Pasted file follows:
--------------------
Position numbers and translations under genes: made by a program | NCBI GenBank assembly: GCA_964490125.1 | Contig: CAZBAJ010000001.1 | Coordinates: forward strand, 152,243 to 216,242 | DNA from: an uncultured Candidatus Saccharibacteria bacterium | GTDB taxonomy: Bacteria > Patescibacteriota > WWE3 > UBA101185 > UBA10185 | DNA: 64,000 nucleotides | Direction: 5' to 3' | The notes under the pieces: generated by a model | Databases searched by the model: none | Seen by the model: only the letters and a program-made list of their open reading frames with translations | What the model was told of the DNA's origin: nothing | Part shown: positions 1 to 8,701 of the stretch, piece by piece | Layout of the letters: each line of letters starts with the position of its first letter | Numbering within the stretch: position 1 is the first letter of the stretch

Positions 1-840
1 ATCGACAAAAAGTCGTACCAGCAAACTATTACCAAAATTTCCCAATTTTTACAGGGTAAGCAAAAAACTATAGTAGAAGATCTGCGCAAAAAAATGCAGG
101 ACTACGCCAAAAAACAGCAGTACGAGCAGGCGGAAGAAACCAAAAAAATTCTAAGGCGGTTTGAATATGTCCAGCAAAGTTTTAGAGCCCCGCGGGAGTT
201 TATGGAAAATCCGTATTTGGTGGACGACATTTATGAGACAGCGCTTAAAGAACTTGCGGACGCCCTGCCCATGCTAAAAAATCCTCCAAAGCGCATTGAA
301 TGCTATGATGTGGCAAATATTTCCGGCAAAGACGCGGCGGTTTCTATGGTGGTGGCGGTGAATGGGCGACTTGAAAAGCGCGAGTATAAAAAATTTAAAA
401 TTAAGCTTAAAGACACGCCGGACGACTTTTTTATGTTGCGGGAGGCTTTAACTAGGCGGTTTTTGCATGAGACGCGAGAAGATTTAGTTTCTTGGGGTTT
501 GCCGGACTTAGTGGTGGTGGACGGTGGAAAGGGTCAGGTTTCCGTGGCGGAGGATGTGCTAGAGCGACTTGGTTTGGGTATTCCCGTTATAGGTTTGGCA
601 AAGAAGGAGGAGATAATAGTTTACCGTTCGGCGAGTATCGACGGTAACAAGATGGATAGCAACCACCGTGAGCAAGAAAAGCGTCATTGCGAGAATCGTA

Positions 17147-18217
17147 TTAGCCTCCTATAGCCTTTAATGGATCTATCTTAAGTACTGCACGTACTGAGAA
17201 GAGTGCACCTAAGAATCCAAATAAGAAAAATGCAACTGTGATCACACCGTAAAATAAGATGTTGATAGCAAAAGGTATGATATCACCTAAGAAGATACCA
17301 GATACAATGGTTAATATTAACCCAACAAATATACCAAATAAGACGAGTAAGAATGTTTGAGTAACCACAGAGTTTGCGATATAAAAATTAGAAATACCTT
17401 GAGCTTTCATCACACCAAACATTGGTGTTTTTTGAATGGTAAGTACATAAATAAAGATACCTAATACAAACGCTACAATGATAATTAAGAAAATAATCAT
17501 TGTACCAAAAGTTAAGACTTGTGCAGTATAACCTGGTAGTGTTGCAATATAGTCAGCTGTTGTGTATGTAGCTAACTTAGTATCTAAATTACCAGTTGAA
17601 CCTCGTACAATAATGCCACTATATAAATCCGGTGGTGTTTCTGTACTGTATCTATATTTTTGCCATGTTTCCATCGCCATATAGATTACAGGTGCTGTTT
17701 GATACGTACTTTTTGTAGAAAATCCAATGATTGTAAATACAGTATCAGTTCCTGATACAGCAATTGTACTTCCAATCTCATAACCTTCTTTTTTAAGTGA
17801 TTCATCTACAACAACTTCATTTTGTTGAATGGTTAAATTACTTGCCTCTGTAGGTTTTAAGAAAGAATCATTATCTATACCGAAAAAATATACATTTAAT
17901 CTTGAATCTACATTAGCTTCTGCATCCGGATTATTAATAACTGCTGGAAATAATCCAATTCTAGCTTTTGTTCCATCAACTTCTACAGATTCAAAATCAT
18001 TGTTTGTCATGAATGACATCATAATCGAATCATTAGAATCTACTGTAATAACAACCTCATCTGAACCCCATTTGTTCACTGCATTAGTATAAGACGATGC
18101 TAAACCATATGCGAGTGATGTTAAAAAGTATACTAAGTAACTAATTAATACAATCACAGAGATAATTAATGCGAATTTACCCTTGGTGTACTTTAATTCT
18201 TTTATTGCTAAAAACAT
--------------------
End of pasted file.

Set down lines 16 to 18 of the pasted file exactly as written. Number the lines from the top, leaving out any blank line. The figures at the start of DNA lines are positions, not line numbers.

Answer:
17601 CCTCGTACAATAATGCCACTATATAAATCCGGTGGTGTTTCTGTACTGTATCTATATTTTTGCCATGTTTCCATCGCCATATAGATTACAGGTGCTGTTT
17701 GATACGTACTTTTTGTAGAAAATCCAATGATTGTAAATACAGTATCAGTTCCTGATACAGCAATTGTACTTCCAATCTCATAACCTTCTTTTTTAAGTGA
17801 TTCATCTACAACAACTTCATTTTGTTGAATGGTTAAATTACTTGCCTCTGTAGGTTTTAAGAAAGAATCATTATCTATACCGAAAAAATATACATTTAAT